For most consumers, the day is long past where the only place to purchase specialty cheese is a high-end specialty store. The news reports are filled with speculation as to how Amazon’s expected takeover of Whole Foods might impact both organizations and their offerings. That is for the future… immediately, though, consumers are being offered a new opportunity to shop at “deep-discounter” retailers.
How it will all shake out in the U.S. is yet to be determined, but in the United Kingdom, where deep discounters have long battled with supermarkets, they are winning market share with both high-quality products and very low prices – albeit with a more limited assortment. In a recent competition in which consumers were surveyed by The Grocer, a British trade magazine, both Lidl and Aldi beat out British supermarkets, including high-end stores such as Marks & Spencer, for having the best private label specialty cheeses. And the prices weren’t even close. For example, the “Category Champion” in Brie was described this way:
Lidl Deluxe Somerset Brie
Consumer testers loved this “creamy” and “delicious” Brie, with 98% of them saying they would buy it at least fortnightly for a weekend treat for themselves, or when they were entertaining guests. Our expert judges were equally impressed by this “classic, premium” cheese, which, at just 99p (140g), they thought represented “stunningly good value”.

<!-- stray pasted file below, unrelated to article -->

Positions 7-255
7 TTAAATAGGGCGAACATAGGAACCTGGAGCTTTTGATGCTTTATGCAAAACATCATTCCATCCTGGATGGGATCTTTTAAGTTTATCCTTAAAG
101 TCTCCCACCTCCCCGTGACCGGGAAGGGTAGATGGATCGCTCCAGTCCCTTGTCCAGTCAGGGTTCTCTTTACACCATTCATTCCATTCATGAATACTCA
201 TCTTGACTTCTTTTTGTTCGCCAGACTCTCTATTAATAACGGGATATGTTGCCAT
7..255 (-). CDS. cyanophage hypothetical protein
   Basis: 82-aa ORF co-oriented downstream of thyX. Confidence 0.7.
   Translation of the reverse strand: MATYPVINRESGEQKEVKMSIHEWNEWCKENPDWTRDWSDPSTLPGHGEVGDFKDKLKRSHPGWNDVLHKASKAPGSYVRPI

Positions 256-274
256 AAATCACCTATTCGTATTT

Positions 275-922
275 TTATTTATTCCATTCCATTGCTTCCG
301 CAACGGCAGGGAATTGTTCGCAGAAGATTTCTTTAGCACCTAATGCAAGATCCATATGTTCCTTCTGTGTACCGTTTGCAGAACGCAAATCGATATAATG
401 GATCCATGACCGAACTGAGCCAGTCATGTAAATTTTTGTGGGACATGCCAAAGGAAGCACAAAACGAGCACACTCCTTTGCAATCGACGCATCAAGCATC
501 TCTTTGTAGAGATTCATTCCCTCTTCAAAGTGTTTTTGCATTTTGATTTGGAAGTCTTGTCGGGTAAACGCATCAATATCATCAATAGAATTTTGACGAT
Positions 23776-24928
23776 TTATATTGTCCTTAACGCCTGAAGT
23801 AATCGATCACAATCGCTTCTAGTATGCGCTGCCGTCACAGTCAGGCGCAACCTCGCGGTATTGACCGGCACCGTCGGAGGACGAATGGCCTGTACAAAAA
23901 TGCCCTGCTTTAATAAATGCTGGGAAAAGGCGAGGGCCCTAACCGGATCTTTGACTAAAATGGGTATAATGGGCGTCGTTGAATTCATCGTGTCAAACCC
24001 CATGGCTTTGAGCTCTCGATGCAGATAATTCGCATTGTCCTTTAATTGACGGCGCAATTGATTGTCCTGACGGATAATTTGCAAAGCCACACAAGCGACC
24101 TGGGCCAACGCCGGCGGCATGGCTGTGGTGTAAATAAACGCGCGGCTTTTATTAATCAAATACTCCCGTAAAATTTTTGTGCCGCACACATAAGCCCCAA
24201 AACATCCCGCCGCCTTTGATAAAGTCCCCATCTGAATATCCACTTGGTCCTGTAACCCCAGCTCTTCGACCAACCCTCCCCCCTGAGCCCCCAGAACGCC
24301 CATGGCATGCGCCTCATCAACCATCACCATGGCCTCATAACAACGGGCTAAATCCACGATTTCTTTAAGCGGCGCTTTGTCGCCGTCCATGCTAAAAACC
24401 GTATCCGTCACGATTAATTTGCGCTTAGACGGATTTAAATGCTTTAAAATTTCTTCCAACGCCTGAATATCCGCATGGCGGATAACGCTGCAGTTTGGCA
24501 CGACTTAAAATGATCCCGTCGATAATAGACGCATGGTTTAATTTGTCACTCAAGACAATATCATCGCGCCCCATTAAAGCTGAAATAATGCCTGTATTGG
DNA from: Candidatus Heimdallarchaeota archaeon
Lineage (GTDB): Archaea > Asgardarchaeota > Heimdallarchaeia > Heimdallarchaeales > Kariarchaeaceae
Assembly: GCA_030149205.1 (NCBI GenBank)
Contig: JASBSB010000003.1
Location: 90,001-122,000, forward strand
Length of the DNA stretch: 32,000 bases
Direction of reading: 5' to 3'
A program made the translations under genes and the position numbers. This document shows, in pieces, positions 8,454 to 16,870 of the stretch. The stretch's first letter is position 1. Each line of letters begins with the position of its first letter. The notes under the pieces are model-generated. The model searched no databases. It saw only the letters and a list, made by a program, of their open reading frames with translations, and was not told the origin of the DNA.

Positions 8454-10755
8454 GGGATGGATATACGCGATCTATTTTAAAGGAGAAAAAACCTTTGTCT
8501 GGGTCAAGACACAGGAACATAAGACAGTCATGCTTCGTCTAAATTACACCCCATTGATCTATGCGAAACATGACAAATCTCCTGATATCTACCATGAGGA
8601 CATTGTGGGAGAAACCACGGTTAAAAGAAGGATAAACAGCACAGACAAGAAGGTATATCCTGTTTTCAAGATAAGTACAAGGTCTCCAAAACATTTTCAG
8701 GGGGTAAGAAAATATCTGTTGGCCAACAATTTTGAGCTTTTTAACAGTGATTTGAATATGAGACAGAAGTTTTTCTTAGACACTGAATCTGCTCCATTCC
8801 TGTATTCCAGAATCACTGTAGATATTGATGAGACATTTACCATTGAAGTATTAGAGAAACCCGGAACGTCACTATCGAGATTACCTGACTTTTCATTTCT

The judges were too polite to say it, but that is less than half the price of private label Brie at Marks & Spencer. And the deep discounters were no slouch in innovation either. Aldi won for that:
Aldi Specially Selected Normandy Baking Camembert with a Fruity Cranberry Glaze
The novelty appearance of this ready-to-heat Camembert appealed to consumers, who were also impressed by its “smooth, rich” texture and “sweet, fruity” taste. Most agreed it would be ideal for entertaining. Our expert judges scored it highly for innovation because it gave shoppers the chance to enjoy “gastro pub grub at home”.
Both Aldi and Lidl are focusing on “private label” lines of wine, charcuterie and specialty cheese, letting consumers know that inexpensive doesn’t mean cheap. Certainly, many consumers will still want high-end assortments, but will value the opportunity to get really good cheese at inexpensive prices. Maybe the opportunity will be right for you to increase your own purchases of specialty cheese.